28 mars, 2021

#117 – Pentests and the economy (In English)

Episode: #117 – Pentest och ekonomi (eng)
Recorded: 2021-03-26 (published 2021-03-28)
Participants: Erik Zalitis and Simon Roe (Outpost24)
This episode is brought to you by SIG Security.

Listen to the episode

Things to ponder while listening

This text and the podcast is in English as mr Roe is a native English speaker.

So where to begin? I will assume you know what penetration testing means. Instead I will try to interpret Simon’s ideas and counter them with my own. I agree with much of what he says, but have some other experiences on some occasions.

Simon likes to talk about the future of pentesting by comparing it to Netflix. Instead of a lengthy negotiation of terms and prices, only to be told ”we will be able to start in eight weeks”, it should be a formalized process and little waiting times. This will mean that recurrent testing with short intervals can be done.

A common process is that you tell the customer that this is a 10 hour test or we need 40 hours. Simon rather tells you that this is what you get for x hours. He also believes that the customer should be able to see the tentative finding as the test runs and then fix them and ask the tester to retest within the tests original time frame.

Let’s first talk about where I agree with him:

The tests must be more formalized. Pentesting used to be long winded negotiation and suffer from some ”rockstar hacker” mentality. The testers were seen as super talented hackers that could warrant the exorbitant pricing. This is thankfully over now. The prices of testing is slowly decreasing as it should and there are many frameworks for testing available. Simon may talk about a Netflix (”Click to order”) approach, but for me it looks more like the ”order a new server by calling the customer manager” as opposed to the modern ”click a button to provision a new server on Amazon AWS”. I’m 100% with Simon here.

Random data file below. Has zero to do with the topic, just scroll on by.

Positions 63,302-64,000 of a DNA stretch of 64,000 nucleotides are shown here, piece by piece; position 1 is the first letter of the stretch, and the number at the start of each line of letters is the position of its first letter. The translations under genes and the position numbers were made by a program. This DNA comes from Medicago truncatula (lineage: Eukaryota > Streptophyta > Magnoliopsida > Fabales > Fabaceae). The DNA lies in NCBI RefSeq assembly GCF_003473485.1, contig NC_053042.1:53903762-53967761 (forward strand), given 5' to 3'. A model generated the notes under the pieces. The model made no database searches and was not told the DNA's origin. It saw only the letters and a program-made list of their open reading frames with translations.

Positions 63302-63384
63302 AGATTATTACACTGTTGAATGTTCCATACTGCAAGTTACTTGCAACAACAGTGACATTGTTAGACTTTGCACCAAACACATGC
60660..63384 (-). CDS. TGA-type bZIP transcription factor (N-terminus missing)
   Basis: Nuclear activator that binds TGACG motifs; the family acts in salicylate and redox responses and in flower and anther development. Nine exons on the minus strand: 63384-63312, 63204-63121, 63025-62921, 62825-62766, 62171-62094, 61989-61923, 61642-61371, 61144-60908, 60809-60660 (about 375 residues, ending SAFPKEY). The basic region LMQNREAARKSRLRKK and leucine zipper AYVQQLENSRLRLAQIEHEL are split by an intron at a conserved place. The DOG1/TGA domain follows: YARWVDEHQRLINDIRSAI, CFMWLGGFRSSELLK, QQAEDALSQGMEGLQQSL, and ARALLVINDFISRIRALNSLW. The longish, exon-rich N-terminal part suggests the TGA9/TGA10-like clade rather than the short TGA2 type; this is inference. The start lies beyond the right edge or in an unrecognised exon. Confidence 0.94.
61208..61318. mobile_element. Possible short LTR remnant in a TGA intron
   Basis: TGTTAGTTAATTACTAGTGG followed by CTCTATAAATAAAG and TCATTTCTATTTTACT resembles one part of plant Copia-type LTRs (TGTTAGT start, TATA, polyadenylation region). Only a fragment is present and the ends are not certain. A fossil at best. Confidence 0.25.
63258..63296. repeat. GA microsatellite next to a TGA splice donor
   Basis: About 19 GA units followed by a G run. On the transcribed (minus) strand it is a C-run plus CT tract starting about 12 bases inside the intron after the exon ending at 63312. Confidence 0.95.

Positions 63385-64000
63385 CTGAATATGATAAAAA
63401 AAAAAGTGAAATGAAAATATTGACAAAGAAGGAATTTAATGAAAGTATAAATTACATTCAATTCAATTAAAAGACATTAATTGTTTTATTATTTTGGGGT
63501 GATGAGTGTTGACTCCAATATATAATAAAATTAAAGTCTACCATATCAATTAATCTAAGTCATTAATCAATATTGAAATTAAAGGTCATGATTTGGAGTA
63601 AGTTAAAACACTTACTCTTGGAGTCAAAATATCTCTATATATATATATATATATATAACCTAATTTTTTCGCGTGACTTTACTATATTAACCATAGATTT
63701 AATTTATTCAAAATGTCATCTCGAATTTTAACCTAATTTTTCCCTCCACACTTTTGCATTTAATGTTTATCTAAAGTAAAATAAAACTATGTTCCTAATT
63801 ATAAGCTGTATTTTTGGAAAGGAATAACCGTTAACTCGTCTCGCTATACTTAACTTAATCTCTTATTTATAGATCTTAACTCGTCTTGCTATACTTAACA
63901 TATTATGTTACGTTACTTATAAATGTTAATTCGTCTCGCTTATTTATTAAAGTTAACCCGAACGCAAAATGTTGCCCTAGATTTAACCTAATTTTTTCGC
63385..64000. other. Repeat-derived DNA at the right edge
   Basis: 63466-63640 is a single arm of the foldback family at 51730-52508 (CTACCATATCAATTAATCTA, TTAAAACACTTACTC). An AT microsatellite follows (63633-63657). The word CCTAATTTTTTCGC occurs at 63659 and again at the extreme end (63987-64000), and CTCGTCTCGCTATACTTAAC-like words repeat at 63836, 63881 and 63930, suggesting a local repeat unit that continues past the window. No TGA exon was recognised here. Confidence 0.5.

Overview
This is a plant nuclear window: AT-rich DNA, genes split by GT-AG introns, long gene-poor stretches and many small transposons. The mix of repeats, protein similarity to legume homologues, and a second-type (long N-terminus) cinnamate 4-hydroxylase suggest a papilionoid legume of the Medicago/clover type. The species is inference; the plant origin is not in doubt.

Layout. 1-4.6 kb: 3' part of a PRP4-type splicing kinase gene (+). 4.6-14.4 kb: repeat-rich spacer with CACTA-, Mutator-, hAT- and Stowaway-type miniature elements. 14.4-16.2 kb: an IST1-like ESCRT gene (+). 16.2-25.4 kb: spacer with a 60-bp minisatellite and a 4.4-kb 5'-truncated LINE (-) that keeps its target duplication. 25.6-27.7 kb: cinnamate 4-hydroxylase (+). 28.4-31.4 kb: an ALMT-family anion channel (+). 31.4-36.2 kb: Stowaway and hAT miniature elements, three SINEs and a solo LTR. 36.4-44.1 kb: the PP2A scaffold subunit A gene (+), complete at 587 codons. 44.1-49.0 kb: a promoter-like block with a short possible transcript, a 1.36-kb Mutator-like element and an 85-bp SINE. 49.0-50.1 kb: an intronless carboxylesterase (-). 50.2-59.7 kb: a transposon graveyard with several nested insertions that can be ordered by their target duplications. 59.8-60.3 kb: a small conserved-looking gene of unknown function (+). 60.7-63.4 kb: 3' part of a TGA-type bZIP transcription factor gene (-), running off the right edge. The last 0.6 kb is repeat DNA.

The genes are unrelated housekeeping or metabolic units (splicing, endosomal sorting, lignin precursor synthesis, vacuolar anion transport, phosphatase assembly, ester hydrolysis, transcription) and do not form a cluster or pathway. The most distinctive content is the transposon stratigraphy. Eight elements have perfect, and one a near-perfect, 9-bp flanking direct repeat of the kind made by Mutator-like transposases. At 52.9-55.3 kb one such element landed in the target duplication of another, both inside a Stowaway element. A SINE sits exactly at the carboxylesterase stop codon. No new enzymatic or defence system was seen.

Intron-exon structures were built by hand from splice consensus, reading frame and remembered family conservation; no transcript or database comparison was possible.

The reports and status should be available on a portal. This can make the process of delivering the bad news more secure, so the company gets the report and not some opportunistic hackers. The portal must have very heavy security and also feature automatic destruction of data and multifactor authentication not to say auditing.

Where I have other views on the matter

He wants to publish results on the portal as the test proceeds and also let the tester re-test (as I wrote previously). This is not something I would do. The rationale is that test must be allowed to finish before analysis can be done. Also, remember, we have a limited amount of testing hours. Retesting within those will consume time from completing the principal attacks properly. Also, I believe it will not give the customer a chance to understand the underlying problems before fixing them.

Then when it comes to the negotiation of the time frame, I see it a little bit differently.

I believe the correct approach to decide a time frame for testing is:

  1. Get the size of the environment to be tested.
  2. Build attack scenarios (e.g. Unauthenticated attack followed by a authenticated attack against…)
  3. Decide knowledge profile (White/Gray/Black hat)
  4. Decide location (e.g. On premises, over VPN or from the Internet)
  5. Decide the type of attacks (e.g. injections, buffer overruns, but not DDOS)
  6. Calculate a reasonable amount of time for the planned attack given the factors above
  7. If the customer wants to shorten the suggested time frame, it’s not a problem, but will yield less results.

This means, the test can be properly defined and accepted.

To sum it up, I like the idea of optimizing the pentesting procedures in order to make it behave like any other service you purchase and believe that Simon’s ideas are a good way to step in exactly that direction.

But what about going even further? I have an idea too:

Create a governing body for pentesting that oversees the process. It should be voluntary for testing companies to join, but can be used to prove that ”we’re a part of the international ethical hacker congress” (or whatever such an organization may be called). Part of the organisation can be making sure testers work, plan, attack, report and negiotiate jobs in a very similar way. The may create tools, procedures and provide a things like templates for reports and automatic data exports so reports from different testing companies can be loaded into an application to compare and summarize them. Some may think that ISC2 or ECCouncil could do this, but I think a large scope is needed for this.


  • None at this time. Please comment below if you find something that needs correction.


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